Book Title: THE INDENTURED AND THEIR ROUTE: A RELENTLESS QUEST FOR IDENTITY
Author: Bhaswati Mukherjee
Bhaswati Mukherjee’s ‘The Indentured and their Route: A Relentless Quest for Identity’ delves into the origins and impact of the indentured system introduced in British colonies after the abolition of slavery in the 1830s. Slaves provided the labour force for the sugar plantations in Mauritius, the Caribbean island countries and Guyana. Once slavery was done away with, a new form of servitude was needed to ensure that the plantation owners had a regular supply of docile and obedient human beings who could be exploited. The indentured system performed that function. While it met the requirements of the colonialists, it ruined the lives of the millions who left Indian shores almost never to return.
Mukherjee competently goes into the different aspects of the system and its colossal injustice to the people who were ensnared to cross the oceans. They were often victims of complete deceit but were always kept ignorant of the conditions in which they would be working. Their first shock began with the voyages to the colonies sometimes in ships used in the slave trade. Some perished during the journeys, which also made the observance of their social customs impossible. But these voyages also led to creating new bonds which survived long after the voyages were over.
Those who survived and reached the plantations soon realised how miserable their lives had become as coolies. Mukherjee fully explores the humiliation and horrors of “coolitude”, which was part of the exploitation of the colonial system. Colonialism had caused the breakdown of traditional patterns of life and agriculture in India, leading to recurring famines and death. Ironically for the colonialists, the indentured system was good for those who left India because it provided an escape from the conditions prevailing in India! Such attitudes survive. As Mukherjee notes, a British ‘expert’ “tried to portray indenture as a pre-modern form of immigration so that Indians could leave behind their lives of poverty and destitution for a golden future”. This opinion was put forward in 2006 during a meeting of a UNESCO advisory body, which was considering Mauritius’ proposal to include Aapravasi Ghat on the UNESCO World Heritage list.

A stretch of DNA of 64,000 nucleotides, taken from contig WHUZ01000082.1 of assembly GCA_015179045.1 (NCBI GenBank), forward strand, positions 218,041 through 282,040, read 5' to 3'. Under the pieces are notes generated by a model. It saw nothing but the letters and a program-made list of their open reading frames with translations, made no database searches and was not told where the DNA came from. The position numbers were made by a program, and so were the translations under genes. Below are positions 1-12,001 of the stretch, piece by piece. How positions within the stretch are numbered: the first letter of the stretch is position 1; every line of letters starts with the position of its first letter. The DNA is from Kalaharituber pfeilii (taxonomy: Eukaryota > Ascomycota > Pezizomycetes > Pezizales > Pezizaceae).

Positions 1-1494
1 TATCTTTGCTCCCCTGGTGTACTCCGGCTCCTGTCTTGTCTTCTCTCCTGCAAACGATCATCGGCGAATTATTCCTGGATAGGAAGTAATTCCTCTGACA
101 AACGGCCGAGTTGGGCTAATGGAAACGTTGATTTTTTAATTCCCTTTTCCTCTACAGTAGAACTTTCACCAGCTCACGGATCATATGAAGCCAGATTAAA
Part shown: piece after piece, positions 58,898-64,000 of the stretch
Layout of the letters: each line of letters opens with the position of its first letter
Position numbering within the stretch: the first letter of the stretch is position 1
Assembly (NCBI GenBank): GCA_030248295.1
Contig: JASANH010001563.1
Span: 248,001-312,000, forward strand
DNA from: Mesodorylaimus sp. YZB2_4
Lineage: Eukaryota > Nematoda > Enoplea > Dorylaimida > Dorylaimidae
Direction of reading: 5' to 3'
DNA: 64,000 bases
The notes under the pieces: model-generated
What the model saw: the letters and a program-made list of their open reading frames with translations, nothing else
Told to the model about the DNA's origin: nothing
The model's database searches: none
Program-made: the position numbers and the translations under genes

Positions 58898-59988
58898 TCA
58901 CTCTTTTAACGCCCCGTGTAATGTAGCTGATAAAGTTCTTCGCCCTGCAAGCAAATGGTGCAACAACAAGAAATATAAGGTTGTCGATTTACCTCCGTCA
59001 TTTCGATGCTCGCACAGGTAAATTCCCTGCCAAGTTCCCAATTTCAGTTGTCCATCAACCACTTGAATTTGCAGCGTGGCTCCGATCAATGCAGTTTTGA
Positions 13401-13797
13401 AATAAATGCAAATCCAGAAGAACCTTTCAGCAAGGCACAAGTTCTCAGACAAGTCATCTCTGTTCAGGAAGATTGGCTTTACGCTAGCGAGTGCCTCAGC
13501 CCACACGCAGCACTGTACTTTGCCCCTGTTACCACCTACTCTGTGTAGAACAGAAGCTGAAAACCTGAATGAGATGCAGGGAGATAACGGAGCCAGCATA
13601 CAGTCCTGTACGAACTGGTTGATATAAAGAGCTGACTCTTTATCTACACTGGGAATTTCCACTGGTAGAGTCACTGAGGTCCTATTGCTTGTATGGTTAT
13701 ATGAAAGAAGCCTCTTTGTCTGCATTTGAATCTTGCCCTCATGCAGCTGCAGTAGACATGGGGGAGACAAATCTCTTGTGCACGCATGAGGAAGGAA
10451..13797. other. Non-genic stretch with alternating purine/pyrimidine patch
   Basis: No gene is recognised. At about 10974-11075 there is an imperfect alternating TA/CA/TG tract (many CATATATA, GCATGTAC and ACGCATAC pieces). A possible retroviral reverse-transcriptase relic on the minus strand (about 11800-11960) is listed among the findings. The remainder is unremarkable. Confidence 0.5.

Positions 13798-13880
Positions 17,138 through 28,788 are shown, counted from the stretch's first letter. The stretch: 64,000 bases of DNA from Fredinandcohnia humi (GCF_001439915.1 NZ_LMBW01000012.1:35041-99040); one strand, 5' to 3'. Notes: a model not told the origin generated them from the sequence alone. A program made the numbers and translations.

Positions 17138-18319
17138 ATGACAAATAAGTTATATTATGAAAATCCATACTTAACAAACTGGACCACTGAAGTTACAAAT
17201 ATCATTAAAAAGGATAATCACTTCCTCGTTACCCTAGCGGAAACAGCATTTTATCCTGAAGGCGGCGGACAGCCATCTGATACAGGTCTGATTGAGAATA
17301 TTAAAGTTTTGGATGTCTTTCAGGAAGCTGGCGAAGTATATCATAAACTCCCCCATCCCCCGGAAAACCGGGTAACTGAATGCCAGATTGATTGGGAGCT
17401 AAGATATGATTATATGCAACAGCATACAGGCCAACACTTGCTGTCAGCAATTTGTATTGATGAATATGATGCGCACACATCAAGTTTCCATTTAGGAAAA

It is good that Mukherjee specially focuses on the lives of the women who went out as indentured labour. They suffered far more than men. Their characters were assailed by Indian men and also by their employers. Yet, despite all their suffering, these remarkable women were mainly responsible for ensuring that Indian cultural traditions survived and that the indentured did not lose their sense of identity.
Mukherjee also breaks new ground in considering the lives of Indians who went to the Reunion Islands, which was a French colony, and went through the French version of the indentured system. The scars left behind on their descendants still continue.
Fiji occupies a special place in the indentured system. It became a British colony in 1874 and was the last space to be covered by the system when Indian labour reached there in 1879. They suffered the indignities that others did elsewhere, but developed among themselves, despite the contradictions which naturally emerge among the exploited, a kindred spirit. This was facilitated by the development of a common language, ‘Fiji baat’, which was followed even by those who came from the southern parts of India. The iniquities of the indentured system were also brought to the attention of India by the conditions prevailing in Fiji. That led to a growing opposition to the system by Indian nationalists from the early years of the 20th century. It was finally abolished on January 1, 1920, but not without the opposition of the imperialists who wanted its end to await something to be put in its place. These die-hards did not succeed.
Today, UNESCO recognises that the indentured system was exploitative and demeaning. There are 26 UNESCO member states which are members of the ‘International Indentured Route’. Mukherjee correctly notes that it ‘complements’ the Slave Route. As India periodically celebrates the success of its diaspora, of which the descendants of the indentured labour are a part, it would be only fit that it constructs a remembrance monument in Delhi to those who were its victims. It would have been appropriate for Mukherjee to advocate this, especially because she has so correctly, though emotionally, dealt with the issue in her book which deserves a wide readership.